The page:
Pennsylvania's mail-in voting law is upheld again, as court rules against Republican challenge
A Pennsylvania state court on Tuesday rejected the latest Republican effort to throw out the presidential battleground state's broad mail-in voting law that has become a GOP target following former President Donald Trump’s baseless claims about election fraud.
It is the latest of several refusals by a state court to invalidate Pennsylvania's 2019 mail-in voting law, enacted barely months before the COVID-19 pandemic began and Trump began attacking mail-in voting.
In the lawsuit filed last year, 14 current and former Republican state lawmakers said the court must invalidate the law because two earlier court decisions triggered a provision written that says the law is “void” if any of its requirements are struck down in court.
The law has a requirement that voters must hand-write a date on the outer envelope of their mail-in ballot in order for the ballot to be counted. The Republicans argued that the two earlier court decisions refused to enforce the hand-written date requirement — meaning the law should be thrown out.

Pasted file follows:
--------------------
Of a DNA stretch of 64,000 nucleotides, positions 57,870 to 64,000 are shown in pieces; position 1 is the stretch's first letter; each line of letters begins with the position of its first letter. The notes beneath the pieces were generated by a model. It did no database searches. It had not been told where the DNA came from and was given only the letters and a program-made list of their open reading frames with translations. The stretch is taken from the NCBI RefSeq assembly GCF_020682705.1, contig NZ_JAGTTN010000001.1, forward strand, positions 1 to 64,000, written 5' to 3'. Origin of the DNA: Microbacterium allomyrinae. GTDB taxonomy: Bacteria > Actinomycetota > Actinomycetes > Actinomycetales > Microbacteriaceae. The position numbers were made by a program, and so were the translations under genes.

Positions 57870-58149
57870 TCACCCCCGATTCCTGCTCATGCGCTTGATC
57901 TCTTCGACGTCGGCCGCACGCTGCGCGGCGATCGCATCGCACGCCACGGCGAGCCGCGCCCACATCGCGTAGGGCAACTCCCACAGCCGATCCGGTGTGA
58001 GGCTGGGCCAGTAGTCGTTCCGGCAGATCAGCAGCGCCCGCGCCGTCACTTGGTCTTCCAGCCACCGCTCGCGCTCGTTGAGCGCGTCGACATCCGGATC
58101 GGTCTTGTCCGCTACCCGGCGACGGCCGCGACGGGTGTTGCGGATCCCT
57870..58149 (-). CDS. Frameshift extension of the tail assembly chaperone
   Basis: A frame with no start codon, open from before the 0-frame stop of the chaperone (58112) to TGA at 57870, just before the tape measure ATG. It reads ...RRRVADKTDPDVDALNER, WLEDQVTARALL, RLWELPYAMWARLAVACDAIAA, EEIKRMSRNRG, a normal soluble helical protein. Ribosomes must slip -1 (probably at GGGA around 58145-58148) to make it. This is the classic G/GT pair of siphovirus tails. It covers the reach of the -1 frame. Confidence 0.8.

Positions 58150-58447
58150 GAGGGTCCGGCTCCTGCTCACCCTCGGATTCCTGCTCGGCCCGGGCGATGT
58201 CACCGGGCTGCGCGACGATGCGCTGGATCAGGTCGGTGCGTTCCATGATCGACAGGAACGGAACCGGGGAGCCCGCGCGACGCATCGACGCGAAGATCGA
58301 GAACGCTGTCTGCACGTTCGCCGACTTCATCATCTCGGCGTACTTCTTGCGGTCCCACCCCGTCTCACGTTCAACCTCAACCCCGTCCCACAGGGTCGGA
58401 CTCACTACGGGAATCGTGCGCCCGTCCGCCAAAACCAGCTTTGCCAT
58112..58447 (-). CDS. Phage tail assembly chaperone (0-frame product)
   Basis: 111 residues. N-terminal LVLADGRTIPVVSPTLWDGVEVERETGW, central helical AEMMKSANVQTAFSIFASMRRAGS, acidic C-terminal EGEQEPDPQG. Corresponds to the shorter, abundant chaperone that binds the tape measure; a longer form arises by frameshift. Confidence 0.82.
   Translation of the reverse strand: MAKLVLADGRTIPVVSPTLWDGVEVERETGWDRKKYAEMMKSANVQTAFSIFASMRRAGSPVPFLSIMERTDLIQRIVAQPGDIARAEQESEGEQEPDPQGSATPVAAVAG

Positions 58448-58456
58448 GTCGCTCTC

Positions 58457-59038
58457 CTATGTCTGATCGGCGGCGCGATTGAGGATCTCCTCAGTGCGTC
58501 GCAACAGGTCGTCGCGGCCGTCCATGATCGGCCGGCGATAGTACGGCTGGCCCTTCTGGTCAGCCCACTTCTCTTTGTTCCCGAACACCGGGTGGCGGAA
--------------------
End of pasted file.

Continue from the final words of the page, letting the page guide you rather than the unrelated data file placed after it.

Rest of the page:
But the Commonwealth Court, in a 24-page opinion, unanimously found that the court decisions did not invalidate “the dating provision” of the law. It dismissed the lawsuit, in favor of Gov. Josh Shapiro's administration and the national and state Democratic parties.
Democrats hailed the ruling for protecting the opportunity to vote by mail. Shapiro's administration said over the past three years, more than 7.5 million Pennsylvanians have voted by mail.
“We are pleased that today’s court ruling allows all eligible voters to continue exercising their fundamental right to vote using this secure, accessible method,” Shapiro's administration said in a statement.
Greg Teufel, the lawyer for the 14 Republican lawmakers, said he expects to appeal to the state Supreme Court, which has twice upheld the mail-in voting law against previous Republican-backed challenges.
In an interview, Teufel said he disagreed with the court's rationale, saying that the court is ignoring the plain language of the law.
“They’re sidestepping a critical issue, just pretending they don’t see it,” Teufel said.